elements in the list, this function returns -1. Examples:
- find_element([60, 29, 82, 45], 60) returns 0, the index of 60.
- find_element([60, 29, 82, 45], 82) returns 2, the index of 82.
- find_element([60, 29, 29, 29], 29) returns 1, the first index where 29 occurs.
- find_element([60, 29, 82, 45], 20) returns -1, since 20 is not in the list.
- find_element([], 20) returns -1, since the list is empty.
- average takes a list as its only parameter and returns the average of the elements in the list. The returned average should be a float. If there are no elements in the list, return 0.0. Examples:
- average([60, 29, 82, 45]) returns 54.0
- average([45]) returns 45.0
- average([2, 63, 2, 63]) returns 32.5
- average([]) returns 0.0, since the list is empty
- insert_at_index takes a list, an element and an index
(in that order) and returns a new list with the element inserted
at the specified index. The index can be between 0 (inserted as the
first element in the list) and the length of the list (inserted as
the last element in the list). If position index is not valid,
return the original list unchanged. Examples:
- insert_at_index([60, 29, 82, 45], 18, 0) returns [18, 60, 29, 82, 45]
- insert_at_index([60, 29, 82, 45], 18, 1) returns [60, 18, 29, 82, 45]
- insert_at_index([60, 29, 82, 45], 18, 4) returns [60, 29, 82, 45, 18]
- insert_at_index([60, 29, 82, 45], 18, 5) returns [60, 29, 82, 45] because 5 is an invalid index to insert at.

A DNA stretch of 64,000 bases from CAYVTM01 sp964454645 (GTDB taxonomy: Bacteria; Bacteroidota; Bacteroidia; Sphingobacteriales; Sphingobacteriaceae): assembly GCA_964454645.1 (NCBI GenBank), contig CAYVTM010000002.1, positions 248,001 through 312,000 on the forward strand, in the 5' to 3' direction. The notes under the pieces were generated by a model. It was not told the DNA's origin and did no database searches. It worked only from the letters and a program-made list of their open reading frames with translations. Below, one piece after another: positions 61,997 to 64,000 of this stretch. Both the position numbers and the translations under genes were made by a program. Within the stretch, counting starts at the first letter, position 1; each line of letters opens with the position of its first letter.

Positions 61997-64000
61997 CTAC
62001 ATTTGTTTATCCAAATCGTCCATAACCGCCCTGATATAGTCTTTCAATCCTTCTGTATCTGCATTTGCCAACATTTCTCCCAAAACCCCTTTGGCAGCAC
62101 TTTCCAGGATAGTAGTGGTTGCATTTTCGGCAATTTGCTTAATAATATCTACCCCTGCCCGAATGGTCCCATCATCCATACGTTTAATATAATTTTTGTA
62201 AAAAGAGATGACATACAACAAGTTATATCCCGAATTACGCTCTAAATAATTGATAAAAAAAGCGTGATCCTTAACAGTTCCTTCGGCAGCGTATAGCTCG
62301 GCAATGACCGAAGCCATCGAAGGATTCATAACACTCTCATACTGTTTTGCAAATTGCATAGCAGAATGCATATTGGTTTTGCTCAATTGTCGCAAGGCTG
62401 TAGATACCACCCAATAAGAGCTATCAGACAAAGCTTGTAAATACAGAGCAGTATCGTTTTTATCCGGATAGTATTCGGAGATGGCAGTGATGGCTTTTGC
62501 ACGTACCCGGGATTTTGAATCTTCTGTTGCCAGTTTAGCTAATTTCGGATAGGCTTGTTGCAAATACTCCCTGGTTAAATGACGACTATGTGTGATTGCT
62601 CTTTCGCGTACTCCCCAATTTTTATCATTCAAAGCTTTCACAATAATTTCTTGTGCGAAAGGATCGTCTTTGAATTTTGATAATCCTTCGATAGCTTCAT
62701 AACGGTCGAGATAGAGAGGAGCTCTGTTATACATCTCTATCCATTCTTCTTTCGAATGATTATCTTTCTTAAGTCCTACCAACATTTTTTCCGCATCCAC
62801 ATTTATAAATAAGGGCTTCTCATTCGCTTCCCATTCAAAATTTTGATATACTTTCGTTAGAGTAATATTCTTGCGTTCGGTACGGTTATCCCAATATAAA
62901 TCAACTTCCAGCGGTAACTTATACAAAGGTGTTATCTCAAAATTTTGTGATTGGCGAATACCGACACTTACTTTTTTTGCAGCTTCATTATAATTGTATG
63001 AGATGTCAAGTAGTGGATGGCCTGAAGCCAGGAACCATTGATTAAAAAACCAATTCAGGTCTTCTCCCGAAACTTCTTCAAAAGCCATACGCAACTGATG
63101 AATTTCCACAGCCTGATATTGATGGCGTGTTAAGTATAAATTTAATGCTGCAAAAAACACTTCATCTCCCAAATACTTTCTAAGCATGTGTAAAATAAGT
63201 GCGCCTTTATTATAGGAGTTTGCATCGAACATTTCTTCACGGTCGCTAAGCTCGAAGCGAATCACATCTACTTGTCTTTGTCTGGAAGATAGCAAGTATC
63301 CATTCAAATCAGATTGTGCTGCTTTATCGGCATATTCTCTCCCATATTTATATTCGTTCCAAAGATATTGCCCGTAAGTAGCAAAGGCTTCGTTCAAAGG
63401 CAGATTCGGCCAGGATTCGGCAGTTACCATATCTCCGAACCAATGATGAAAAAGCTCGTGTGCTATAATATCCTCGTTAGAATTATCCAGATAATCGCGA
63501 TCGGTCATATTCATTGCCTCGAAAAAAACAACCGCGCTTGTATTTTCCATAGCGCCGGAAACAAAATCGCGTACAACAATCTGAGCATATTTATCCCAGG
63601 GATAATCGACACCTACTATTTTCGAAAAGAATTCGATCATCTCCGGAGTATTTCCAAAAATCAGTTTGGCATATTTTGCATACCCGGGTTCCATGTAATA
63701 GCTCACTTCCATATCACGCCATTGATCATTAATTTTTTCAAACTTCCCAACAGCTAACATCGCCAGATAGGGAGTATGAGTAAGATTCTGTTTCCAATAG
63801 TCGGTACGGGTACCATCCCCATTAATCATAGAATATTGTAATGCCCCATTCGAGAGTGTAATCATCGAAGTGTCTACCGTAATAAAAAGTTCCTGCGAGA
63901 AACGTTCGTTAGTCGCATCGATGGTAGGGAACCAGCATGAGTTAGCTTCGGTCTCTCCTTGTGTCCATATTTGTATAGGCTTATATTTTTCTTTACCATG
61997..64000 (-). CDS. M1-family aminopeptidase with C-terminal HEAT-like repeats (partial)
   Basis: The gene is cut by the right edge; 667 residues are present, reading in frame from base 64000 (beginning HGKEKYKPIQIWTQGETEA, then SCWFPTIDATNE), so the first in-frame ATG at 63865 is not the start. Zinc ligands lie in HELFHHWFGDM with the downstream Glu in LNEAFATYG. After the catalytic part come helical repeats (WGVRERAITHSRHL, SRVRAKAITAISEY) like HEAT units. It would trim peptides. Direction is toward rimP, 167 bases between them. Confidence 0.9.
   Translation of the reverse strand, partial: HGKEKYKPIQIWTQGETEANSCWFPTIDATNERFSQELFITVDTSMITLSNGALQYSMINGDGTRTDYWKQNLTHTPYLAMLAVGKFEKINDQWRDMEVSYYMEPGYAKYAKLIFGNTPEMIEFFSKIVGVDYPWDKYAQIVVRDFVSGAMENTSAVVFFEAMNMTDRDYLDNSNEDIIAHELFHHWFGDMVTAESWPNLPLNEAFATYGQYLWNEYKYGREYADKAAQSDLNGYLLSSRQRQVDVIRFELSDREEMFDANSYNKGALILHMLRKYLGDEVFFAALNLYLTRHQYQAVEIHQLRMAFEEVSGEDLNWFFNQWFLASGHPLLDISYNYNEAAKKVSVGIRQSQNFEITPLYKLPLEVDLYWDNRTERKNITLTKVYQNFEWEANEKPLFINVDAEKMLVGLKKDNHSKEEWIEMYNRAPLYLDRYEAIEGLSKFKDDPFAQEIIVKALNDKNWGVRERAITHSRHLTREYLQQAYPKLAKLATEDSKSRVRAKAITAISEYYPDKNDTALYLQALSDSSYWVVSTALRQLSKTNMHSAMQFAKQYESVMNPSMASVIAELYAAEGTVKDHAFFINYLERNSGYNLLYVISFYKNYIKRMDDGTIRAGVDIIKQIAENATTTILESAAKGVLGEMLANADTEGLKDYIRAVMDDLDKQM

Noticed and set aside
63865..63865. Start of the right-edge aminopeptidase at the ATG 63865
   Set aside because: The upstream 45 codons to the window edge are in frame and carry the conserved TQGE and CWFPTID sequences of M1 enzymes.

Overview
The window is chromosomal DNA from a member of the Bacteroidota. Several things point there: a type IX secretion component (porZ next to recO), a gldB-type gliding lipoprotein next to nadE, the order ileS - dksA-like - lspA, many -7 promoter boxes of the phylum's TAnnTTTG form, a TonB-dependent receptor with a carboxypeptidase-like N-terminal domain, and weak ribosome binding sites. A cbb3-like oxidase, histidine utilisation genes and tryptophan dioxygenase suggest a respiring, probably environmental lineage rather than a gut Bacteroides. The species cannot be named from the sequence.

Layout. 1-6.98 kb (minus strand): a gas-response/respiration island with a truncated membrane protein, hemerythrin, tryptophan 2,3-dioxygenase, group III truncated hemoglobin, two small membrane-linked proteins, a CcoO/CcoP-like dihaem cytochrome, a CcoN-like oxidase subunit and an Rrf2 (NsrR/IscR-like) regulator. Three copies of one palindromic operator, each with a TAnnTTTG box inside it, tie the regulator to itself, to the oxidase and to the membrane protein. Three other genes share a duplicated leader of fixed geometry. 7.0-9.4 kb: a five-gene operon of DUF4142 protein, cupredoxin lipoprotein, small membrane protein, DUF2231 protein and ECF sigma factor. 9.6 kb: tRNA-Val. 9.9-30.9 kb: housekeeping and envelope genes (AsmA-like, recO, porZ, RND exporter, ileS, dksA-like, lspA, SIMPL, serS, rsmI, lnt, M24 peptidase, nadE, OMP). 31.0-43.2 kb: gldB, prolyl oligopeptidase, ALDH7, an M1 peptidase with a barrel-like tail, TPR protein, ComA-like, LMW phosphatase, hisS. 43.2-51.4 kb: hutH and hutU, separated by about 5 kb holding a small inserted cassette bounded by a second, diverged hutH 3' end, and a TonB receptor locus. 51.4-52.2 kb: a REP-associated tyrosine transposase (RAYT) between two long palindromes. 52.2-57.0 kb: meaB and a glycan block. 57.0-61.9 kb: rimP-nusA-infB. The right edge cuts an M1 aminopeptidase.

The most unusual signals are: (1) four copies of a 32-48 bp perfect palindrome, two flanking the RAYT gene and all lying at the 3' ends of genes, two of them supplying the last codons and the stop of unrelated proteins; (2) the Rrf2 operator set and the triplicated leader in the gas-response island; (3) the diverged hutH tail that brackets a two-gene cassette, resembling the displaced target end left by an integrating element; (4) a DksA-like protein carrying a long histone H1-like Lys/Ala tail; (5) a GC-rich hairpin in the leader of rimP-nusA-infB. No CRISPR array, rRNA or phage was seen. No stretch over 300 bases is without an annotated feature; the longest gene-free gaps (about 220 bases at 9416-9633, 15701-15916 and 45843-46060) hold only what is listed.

- insert_at_index([60, 29, 82, 45], 18, -1) returns [60, 29, 82, 45] because -1 is an invalid index to insert at.
- remove_at_index takes a list and an index (in that order) and returns a new list with the element at the specified index removed. If the index is not valid, return the original list unchanged. Examples:
- remove_at_index([60, 29, 82, 45], 0) returns [29, 82, 45]
- remove_at_index([60, 29, 82, 45], 1) returns [60, 82, 45]
- remove_at_index([60, 29, 82, 45], 5) returns [60, 29, 82, 45] because 5 is an invalid index.
- remove_at_index([60, 29, 82, 45], -1) returns [60, 29, 82, 45] because -1 is an invalid index.
- remove_at_index([], 0) returns [] because 0 is an invalid index.
- double_list takes a list as its only parameter and doubles every element in the list. This function does not create a new list, rather it modifies each element of the list. For example:
>>> lst = [3, -2, 4, 22]
>>> double_list(lst)
>>> print(lst)
[6, -4, 8, 44]
>>> lst2 = []
>>> double_list(lst2)
>>> print(lst2)
[]
Here is an example of the program running. Your main does not have to
follow this format exactly but it should test each of the functions
you were required to write.
Enter positive integers that will be stored in a list.
Enter a number less than or equal to 0 to stop.
Enter a positive integer: 60
The list is now [60]
Enter a positive integer: 29
The list is now [60, 29]
Enter a positive integer: hello
That is not a valid integer.
Enter a positive integer: 82
The list is now [60, 29, 82]
Enter a positive integer: 45
The list is now [60, 29, 82, 45]
Enter a positive integer: -1
The original list is:
[60, 29, 82, 45]
The largest item in the list is 82
The position of this item is 2
The smallest item in the list is 29
The position of this item is 1
Enter an integer to search for: 29
This element was found at index 1
The average of the items is 54.0
The list with all the elements doubled is:
[120, 58, 164, 90]
Inserting element 97 at index 3 yields the list:
[120, 58, 164, 97, 90]
The list with the largest and smallest elements removed is:
[120, 97, 90]
Submit
Remember you may run handin21 as many times as you like. Each
time you run it new versions of your files will be submitted. Running
handin21 after you finish a program, after any major changes
are made, and at the end of the day (before you log out) is a good
habit to get into.